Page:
From the statement you made about having had to deal with infidelity in your relationship, it sounds like your partner has had a history of dishonesty with you, and you were hoping poly could be a way to heal from that. I would say that unless your partner is willing to examine this need they have to be covert and dishonest, and to dig deep into the underlying issues about that, he or she is definitely NOT ready to embrace polyamory AT ALL. Some couples take a year or two discussing and examining and dealing with deep issues like this before opening up their relationship to having others, simply because doing so helps to build a strong, honest foundation. And a strong relationship that really works well, one in which the partners are willing to shine a bright light into the darkest corners where fears and insecurities and old belief systems reside, is what is needed to practice polyamory.

Some poly relationships start with cheating and there is a possibility that they can succeed after everyone comes clean, deals with the betrayal, and the cheaters rebuild trust again, but it is an extremely hard and gut-wrenching road to take. It is unkind of your partner to push his/her agenda on you and say that you need to change your thinking about it and be more accepting. That is hogwash. You don't approve and you don't have to. You can't stop your partner from behaving like a shit, but you can draw the line about what you will tolerate. Do you stay with a cheater? Do you keep their secrets? These are questions you need to ask yourself and confront your partner about. Maybe after a few more responses, you can invite your partner to read this thread for some other, eye-opening perspectives.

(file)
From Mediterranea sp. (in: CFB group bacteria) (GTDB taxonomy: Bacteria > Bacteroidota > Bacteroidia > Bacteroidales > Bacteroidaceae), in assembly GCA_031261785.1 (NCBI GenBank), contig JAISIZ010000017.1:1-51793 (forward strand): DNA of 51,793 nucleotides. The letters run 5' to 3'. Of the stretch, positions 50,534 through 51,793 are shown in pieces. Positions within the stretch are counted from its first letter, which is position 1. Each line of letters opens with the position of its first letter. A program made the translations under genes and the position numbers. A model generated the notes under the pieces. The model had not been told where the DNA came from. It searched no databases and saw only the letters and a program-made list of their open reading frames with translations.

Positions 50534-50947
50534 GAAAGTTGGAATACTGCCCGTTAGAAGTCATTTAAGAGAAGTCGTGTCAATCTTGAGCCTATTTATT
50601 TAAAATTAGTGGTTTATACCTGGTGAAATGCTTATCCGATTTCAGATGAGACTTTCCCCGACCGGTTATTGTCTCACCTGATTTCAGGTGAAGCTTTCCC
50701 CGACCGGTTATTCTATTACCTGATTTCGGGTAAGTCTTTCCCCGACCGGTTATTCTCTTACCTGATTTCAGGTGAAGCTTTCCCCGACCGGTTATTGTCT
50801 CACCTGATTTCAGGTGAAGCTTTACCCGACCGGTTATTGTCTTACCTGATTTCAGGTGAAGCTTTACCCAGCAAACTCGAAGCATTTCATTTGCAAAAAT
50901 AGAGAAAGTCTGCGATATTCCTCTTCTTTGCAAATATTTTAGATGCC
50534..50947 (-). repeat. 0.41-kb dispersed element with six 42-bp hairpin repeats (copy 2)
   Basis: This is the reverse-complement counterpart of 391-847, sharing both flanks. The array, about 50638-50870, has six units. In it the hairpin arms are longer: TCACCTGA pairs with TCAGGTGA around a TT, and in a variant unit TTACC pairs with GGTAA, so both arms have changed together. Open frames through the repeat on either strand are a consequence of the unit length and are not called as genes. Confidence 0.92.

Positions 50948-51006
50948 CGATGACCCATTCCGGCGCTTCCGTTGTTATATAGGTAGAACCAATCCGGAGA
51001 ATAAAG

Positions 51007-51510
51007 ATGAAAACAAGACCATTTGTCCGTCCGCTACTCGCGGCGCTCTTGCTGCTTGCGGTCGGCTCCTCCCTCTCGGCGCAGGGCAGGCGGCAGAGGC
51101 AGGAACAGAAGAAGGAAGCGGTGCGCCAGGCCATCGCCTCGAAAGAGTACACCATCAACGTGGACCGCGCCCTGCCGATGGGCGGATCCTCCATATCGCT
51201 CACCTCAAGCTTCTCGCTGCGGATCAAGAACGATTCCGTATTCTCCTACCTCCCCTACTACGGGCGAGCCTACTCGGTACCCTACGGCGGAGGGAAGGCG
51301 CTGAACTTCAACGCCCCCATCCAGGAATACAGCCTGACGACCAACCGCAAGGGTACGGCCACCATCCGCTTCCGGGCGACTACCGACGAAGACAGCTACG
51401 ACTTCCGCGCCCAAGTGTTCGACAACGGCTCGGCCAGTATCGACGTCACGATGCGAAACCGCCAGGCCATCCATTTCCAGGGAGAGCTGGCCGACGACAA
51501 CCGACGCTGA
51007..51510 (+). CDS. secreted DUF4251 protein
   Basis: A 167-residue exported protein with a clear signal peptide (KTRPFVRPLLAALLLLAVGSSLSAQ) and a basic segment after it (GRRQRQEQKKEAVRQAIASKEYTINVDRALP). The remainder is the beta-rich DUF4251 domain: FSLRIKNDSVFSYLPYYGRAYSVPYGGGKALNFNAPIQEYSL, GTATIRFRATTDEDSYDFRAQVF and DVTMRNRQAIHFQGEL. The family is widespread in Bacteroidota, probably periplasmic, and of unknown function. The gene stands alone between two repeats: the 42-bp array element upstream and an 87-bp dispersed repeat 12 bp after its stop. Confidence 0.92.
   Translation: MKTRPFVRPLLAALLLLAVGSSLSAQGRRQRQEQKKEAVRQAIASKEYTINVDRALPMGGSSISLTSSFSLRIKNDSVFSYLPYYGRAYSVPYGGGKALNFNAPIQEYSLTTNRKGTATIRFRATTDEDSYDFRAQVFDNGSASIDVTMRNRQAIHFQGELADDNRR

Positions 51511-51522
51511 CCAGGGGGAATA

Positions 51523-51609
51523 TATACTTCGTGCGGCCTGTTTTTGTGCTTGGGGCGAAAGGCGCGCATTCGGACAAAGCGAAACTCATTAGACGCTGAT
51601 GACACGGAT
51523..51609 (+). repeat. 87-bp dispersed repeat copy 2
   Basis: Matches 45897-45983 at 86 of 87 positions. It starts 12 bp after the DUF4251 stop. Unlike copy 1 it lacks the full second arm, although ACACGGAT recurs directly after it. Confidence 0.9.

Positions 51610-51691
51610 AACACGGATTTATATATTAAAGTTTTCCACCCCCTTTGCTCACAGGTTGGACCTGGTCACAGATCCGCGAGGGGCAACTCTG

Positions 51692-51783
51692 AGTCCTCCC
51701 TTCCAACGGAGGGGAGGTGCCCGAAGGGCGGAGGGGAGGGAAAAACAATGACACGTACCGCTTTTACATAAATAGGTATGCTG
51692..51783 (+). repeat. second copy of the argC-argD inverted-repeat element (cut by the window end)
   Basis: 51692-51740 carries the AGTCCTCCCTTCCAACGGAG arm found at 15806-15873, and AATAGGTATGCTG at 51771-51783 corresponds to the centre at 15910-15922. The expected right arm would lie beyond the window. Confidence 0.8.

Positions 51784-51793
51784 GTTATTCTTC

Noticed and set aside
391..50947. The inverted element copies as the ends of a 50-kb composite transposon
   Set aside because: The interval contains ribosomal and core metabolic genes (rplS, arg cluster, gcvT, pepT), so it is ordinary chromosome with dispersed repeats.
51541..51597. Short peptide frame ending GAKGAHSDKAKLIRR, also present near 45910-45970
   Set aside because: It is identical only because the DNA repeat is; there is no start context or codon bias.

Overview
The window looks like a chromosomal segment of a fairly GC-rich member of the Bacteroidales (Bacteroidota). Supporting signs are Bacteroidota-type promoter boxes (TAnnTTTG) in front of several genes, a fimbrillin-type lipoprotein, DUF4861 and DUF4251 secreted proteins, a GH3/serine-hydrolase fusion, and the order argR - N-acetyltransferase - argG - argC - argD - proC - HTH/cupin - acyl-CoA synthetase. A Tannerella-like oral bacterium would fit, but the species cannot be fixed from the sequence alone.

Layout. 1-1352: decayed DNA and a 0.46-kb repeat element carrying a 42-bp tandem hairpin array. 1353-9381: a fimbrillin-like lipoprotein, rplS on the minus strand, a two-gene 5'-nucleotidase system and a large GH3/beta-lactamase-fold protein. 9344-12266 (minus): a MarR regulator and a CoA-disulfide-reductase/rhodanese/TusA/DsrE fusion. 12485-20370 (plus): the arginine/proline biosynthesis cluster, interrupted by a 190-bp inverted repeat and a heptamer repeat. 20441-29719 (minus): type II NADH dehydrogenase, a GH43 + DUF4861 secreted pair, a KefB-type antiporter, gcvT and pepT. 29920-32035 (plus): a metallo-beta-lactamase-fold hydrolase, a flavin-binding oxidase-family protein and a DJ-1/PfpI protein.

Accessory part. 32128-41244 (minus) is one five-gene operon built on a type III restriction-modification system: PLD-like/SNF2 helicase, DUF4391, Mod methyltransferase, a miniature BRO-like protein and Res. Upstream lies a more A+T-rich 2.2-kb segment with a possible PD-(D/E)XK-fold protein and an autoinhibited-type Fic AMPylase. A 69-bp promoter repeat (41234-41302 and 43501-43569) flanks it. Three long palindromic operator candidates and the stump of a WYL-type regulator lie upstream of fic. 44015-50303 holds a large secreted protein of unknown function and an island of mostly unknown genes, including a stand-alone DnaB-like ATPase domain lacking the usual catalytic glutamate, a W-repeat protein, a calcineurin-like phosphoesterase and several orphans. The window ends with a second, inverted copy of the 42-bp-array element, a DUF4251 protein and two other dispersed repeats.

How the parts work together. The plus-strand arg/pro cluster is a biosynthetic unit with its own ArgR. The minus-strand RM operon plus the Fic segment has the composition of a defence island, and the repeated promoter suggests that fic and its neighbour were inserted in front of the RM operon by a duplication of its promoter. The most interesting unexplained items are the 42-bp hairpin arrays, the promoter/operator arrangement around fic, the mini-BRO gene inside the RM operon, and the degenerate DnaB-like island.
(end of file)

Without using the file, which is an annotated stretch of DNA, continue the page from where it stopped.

I am sorry you've been put in this situation.

WhatHappened 01-15-2014 06:12 PM

Quote:

Originally Posted by jbonjovi (Post 257453)
My partner and I have been discussing being non-monogamous after a few rough months and some issues of infidelity. I was excited when they decided to try poly with me, but there first choice for a secondary relationship was with another married person, and there is no consent from that persons spouse. After expressing my concerns about what this could do to this other family if my partners relationship goes south, my partner became very sad and upset about not getting my full approval and thinks that I need to be open to the possibility it could work. It makes me feel bad because I want my partner to have this positive feeling from this relationship but it feels wrong to lie to my neighbor about what's going on if they are not okay with this relationship. HELP!